My rating: 4 of 5 stars
For me, this book proved to be quite extraordinary. It put me into a turmoil. Several times, as I read the first few chapters, I was on the verge of giving up on it. So much of what I was reading seemed ridiculous to me. It was just not credible.
However, I persevered and I urge you, dear reader, to do the same. The second half of the book was a huge improvement on the first, and the final few chapters had a pace and tension that really gripped my attention.
By chapter three, I was struggling to justify a one-star rating. When I got to about six chapters from the end, I had convinced myself that it deserved three stars and I’d revised my rating again by the time I finished.
Without giving too much away, let me tell you a few things that almost made this my third DNF: Did Not Finish.
Some of the journey times are absurd. Soaking a body in accelerant, “marinating”, wouldn’t mean that all tissue would be destroyed in a fire even if the peat floor of the bothy were to burn. The large stones in the foundations of the walls shift in the fire, yet a small piece of fabric is perfectly preserved because it is under a rock and starved of oxygen.
When Dr King, the perpetrator, declared in chapter two so this is not a spoiler, drives from near to Braemar (one hour in a 4WD) to Edinburgh in just two hours, he stops to drink tepid tea from his flask. His reason is that he wants to avoid being spotted on CCTV in any of the cafes. There are lots of cafes near to the A9 which don’t have CCTV. However, the road is lined with ANPR cameras. Everybody’s movement is monitored.
How the Dr King manages to lug dead bodies around when he is nowhere near the peak of physical fitness, is beyond me. It gets worse. He manages to source a barrel full of sodium hydroxide in which he dissolves a body. He takes the full barrel, in his car and on a trolley, to a warehouse in Grantham. Furthermore, he doesn’t spill a drop. He must be a world champion power-lifter. He wouldn’t even be able to lift it on his own!
The introduction of Franco-Scot Detective Inspector Luc Callanach to the story is completely nuts! He arrives in Edinburgh from Interpol. His first briefing with all of the team focuses on his fear that they’ll take the piss out of his accent – and they do – aggressively. His DS falls out with him immediately. THEN he takes a DS and 2 DCs off their current workload because Grampian police think that some bones that they’ve found MIGHT belong to a missing person from Edinburgh because one of the police officers recognises the preserved fragment of scarf as matching a detail of the mispers description that he has read. How likely is that?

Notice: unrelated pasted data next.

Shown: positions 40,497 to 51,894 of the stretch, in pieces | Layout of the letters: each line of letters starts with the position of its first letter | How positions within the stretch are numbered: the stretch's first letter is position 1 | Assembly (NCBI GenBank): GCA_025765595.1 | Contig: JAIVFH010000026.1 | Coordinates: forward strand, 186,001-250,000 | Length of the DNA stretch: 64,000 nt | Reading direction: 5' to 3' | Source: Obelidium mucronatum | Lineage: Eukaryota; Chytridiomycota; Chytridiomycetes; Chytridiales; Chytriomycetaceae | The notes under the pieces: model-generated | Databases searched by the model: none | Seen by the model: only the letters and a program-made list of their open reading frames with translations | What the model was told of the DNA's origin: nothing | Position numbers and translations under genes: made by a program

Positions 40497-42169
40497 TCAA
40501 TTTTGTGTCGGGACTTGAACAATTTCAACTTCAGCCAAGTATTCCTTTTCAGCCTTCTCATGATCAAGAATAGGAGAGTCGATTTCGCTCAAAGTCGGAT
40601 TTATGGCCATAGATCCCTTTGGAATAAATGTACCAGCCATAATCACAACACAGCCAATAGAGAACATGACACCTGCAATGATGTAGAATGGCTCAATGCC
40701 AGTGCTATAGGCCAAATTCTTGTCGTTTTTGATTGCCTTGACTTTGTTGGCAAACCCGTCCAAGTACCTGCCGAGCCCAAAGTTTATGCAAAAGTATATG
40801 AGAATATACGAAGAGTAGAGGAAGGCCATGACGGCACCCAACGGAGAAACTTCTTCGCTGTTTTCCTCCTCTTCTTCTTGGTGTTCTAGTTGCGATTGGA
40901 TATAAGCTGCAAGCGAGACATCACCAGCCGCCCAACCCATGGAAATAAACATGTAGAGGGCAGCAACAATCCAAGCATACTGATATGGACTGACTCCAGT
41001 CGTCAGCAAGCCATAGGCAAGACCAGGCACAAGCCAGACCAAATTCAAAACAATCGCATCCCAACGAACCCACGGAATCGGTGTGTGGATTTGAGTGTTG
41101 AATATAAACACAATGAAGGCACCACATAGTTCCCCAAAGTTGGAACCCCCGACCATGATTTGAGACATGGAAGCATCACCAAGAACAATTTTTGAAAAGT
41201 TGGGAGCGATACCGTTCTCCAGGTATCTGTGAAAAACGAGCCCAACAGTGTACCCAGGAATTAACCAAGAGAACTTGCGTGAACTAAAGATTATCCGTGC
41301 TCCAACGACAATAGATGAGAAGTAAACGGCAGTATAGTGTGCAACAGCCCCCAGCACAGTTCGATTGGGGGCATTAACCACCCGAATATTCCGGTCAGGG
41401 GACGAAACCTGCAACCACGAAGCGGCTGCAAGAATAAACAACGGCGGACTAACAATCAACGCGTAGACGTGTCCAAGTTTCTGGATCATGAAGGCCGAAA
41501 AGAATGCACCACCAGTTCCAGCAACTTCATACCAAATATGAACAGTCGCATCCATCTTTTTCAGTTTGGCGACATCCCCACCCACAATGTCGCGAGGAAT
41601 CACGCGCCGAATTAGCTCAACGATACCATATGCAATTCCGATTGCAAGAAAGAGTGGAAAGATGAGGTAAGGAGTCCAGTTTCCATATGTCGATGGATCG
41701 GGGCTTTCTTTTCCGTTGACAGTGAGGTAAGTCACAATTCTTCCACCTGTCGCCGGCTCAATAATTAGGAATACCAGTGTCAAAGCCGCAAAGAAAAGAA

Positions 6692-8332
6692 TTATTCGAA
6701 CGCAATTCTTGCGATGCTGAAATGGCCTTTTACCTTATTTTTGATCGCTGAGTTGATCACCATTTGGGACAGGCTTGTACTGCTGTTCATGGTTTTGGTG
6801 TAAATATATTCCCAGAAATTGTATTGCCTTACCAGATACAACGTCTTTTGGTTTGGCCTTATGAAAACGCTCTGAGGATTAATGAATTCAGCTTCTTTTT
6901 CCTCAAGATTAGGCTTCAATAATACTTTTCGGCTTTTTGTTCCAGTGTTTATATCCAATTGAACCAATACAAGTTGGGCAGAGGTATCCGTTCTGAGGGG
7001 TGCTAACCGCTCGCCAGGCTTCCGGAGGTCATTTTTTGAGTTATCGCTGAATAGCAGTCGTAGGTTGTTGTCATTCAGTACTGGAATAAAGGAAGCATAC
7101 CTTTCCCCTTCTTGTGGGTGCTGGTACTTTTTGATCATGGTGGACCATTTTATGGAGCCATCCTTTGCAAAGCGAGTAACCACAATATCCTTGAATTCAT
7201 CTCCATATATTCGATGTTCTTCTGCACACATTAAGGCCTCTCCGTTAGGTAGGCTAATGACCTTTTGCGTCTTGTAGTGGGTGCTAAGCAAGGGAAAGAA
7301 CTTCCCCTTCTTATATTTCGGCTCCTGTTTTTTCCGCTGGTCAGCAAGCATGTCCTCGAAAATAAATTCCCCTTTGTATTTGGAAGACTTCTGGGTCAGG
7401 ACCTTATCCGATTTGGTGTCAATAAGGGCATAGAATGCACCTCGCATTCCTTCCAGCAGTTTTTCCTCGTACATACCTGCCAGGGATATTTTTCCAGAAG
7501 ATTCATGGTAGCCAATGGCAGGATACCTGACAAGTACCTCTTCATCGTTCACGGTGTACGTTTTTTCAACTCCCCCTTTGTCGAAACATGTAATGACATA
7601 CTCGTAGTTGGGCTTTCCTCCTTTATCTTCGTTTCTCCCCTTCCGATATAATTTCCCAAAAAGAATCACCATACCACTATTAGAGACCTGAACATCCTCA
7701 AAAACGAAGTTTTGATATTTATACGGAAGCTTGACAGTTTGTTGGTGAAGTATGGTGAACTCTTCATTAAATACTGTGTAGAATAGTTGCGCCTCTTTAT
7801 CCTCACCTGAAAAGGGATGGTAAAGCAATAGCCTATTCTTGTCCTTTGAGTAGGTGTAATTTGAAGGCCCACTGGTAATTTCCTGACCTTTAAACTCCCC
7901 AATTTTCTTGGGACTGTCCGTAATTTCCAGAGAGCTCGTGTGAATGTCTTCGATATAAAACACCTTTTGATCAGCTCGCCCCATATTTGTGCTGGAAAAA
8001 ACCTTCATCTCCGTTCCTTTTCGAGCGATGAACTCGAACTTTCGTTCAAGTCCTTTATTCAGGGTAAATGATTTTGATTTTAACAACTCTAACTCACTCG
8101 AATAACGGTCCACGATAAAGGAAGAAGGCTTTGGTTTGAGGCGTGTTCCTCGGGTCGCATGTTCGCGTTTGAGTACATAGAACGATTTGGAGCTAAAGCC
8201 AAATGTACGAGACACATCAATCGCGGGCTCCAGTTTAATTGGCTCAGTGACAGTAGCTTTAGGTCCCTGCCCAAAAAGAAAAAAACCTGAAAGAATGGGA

Luc doesn’t even check in with his boss to ask if it’s OK to take half the team away. When he gets there, having driven all the way to Braemar, which would take three hours and then a further one hour in a 4-wheel drive vehicle, the pathologist and two from forensics are there on site waiting for him – why? The charred bones are in Aberdeen, an hour and a half away. The roof of the bothie collapsed, so it must have taken them days to get to the bones and the piece of scarf.
The Edinburgh team find a B&B to stay in. The next day, Luc goes to Aberdeen and back, then decides that they’ll all go back to Edinburgh. That only takes two hours.
However, the forensic side of the story, especially the DNA tracing, is all very authentic.
From half way through, the story picks up both in pace and atmosphere. The characters and their relationships develop very well. Once the momentum built, I just couldn’t put it down.
I would recommend Perfect Remains to any of my friends who like crime fiction with the proviso that they should be prepared to grit their teeth as they wade through the first fifty or sixty pages.